Pitch Clocks Coming To The Minors

During the Arizona Fall League this year, pitch clocks were implemented. As of this today, it is unclear exactly how the rule will be implemented. When the clock hits zero, a ball is called. There are also rumors that the time between innings rule is going to be enforced and so is the one foot in the batters box.

The rumors were first reported by MLB Daily Rumors and then substantiated by Fox Sports.

I’m going to hold off judgement about the rule until we see it implemented. The majority of me hates the rule. Baseball is fundamentally different from other sports because there is no clock. There is a poetic flow of the game that makes it so different from other sports. At the same time, it feels like Mets game take forever now (although I feel that is more a result of how the last couple of managers have handled the bullpen switching pitchers, not pitch clocks).

I guess we’ll see what comes out from the Owner’s Meetings.

How Well Did Computers Project Dillon Gee’s 2014 Season?

As we head down the pipe to Pitchers and Catchers, Spring Training, Spring Training Games and the 2015 season, computers are rolling out 2015 projections on how every player will perform. Before getting a 2015 preview, at 213 Miles From Shea we wanted to see how the computers handled 2014.

For the second time in three seasons, Dillon Gee had an injury shortened season. While he wasn’t able to put up similar numbers that he was able to in 2013, did his numbers differe from the projections? Let’s take a look!

2014 Projections:

ESPN: 205.0 IP, 33 G, 33 GS, 59 BB, 152 K, 12 W, 4.04 ERA, 1.31 WHIP
MLB: 189.0 IP, 10-12, 49 BB, 150 K, 4.00 ERA, 1.24 WHIP
Steamer: 163.0 IP, 29 G, 29 GS,  10-11, 4.16 ERA
Oliver: 162.0 IP, 26 G, 26 GS, 10-8, 3.94 ERAPECOTA: 189.0 IP, 30 G, 30 GS, 9.8-14.9, 56 BB, 160 K, 3.92 ERA, 1.23 WHIP

Average: 181.5 IP, 29.5 G, 29.5 GS, 10.6-13.4, 54.6 BB, 154 K, 4.01 ERA, 1.26 WHIP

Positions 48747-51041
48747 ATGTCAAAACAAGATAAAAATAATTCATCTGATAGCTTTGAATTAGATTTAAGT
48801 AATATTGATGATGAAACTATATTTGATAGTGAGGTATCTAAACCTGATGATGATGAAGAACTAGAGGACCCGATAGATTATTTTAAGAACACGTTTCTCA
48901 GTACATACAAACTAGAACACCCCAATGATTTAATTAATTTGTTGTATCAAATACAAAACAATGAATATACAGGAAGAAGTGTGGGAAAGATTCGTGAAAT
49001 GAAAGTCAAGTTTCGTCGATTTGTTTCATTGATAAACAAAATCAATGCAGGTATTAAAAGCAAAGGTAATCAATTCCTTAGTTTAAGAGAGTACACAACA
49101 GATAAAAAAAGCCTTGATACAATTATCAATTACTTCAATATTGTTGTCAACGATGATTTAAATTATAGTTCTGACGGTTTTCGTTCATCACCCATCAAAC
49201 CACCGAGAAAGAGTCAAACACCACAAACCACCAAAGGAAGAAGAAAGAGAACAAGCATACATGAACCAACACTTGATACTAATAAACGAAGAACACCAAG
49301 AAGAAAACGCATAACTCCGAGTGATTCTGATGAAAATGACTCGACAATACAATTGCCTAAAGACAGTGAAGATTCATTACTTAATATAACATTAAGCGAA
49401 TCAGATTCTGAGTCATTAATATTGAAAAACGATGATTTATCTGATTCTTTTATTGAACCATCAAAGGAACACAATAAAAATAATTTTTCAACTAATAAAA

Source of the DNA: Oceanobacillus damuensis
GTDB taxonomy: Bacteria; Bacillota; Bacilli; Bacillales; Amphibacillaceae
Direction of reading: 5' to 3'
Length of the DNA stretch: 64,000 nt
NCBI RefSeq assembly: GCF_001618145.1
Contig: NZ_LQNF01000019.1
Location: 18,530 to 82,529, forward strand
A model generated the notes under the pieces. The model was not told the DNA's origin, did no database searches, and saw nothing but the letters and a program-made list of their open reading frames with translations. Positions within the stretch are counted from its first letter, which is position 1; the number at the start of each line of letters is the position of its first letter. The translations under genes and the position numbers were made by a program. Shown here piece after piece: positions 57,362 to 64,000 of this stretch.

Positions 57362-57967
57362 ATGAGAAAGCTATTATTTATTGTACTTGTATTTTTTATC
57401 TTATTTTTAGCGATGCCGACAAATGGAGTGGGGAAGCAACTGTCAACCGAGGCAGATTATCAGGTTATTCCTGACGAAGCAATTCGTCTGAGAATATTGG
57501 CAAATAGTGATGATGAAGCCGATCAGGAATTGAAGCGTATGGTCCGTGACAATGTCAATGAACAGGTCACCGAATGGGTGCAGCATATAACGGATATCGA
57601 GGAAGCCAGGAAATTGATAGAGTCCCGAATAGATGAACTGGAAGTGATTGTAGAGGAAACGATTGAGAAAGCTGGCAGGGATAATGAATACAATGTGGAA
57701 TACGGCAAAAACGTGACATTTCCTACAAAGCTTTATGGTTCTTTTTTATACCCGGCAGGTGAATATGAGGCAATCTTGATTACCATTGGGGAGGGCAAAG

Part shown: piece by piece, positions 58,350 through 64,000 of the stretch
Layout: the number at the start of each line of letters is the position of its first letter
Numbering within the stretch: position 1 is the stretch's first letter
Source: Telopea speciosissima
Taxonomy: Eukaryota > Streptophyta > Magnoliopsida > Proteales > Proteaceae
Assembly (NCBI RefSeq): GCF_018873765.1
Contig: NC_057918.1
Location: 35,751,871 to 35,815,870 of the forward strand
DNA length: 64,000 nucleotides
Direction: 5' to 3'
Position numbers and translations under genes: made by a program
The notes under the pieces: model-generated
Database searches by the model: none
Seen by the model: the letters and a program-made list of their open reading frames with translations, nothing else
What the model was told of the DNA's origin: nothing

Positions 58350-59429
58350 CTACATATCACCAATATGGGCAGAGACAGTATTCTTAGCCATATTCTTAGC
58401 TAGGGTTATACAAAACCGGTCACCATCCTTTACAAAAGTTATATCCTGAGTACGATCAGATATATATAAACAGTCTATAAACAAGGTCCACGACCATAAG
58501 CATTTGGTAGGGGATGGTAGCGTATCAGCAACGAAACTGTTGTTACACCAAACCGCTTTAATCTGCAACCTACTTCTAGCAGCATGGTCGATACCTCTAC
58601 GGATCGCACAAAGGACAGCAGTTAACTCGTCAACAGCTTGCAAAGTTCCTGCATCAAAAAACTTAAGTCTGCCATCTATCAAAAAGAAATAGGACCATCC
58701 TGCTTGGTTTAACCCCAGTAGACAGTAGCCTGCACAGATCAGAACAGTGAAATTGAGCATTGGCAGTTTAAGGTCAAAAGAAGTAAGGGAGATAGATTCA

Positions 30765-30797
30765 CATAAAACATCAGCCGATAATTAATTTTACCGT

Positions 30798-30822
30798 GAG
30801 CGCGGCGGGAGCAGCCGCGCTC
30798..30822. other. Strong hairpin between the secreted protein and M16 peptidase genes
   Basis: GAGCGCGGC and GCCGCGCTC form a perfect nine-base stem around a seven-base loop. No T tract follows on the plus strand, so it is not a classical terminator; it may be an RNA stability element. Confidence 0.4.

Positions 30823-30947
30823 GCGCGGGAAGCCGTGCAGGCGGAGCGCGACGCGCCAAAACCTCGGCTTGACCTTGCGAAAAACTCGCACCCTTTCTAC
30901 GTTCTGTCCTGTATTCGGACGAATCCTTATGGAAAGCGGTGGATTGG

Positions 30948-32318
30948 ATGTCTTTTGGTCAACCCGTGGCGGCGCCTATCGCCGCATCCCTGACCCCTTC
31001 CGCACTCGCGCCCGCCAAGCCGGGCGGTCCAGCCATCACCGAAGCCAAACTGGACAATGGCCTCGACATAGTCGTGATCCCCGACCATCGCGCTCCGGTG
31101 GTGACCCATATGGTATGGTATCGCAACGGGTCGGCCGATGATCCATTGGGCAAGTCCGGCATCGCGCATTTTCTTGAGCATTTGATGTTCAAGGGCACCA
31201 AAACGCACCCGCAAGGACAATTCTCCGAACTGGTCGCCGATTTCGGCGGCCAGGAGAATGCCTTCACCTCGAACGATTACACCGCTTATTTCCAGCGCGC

2014 Actual:
137.1 IP, 22 G, 22 GS, 7-8, 43 BB, 94 K, 4.00 ERA, 1.25 WHIP

Injuries prevented him from playing the full 32 which caused a lot of differences in the models and reality. However int eh numbers that don’t rely on innings pitched, ERA and WHIP, the models were almost identical to what Gee actually did. Therefore, in this case, the models would be correct.

Are There Shortstop Options for Dillon Gee?

Short Answer: Yes? But they aren’t very good. Or if they are good, they aren’t very likely.

Metsblog posted yesterday that the Mets will try to trade Dillon Gee over the next 7-10 days citing the time frame from Sherman and collecting a list of teams from various beat writers. Interested teams include the Diamondbacks, Padres, Giants, Red Sox, Marlins and Rockies.

For the purposes of this article, lets set the parameters that the Mets are trying to upgrade shortstop for Dillon Gee, which after writing this article, the chances of those conditions are pretty slim.

Arizona has two shortstops that might be moveable in Nick Ahmed and Chris Owings. Since the Diamondbacks had already traded Didi this off-season, it is unlikely they would do this but they do have Cliff Pennington and Jake Lamb as back up options. The Mets shouldn’t go after Nick Ahmed at least right now because he is not an obvious better candidate than Flores and looks similar to options the Mets have the minors right now. Chris Owings is probably one of the better shortstops on teams that are looking at Gee, but his value has increased with Didi being moved.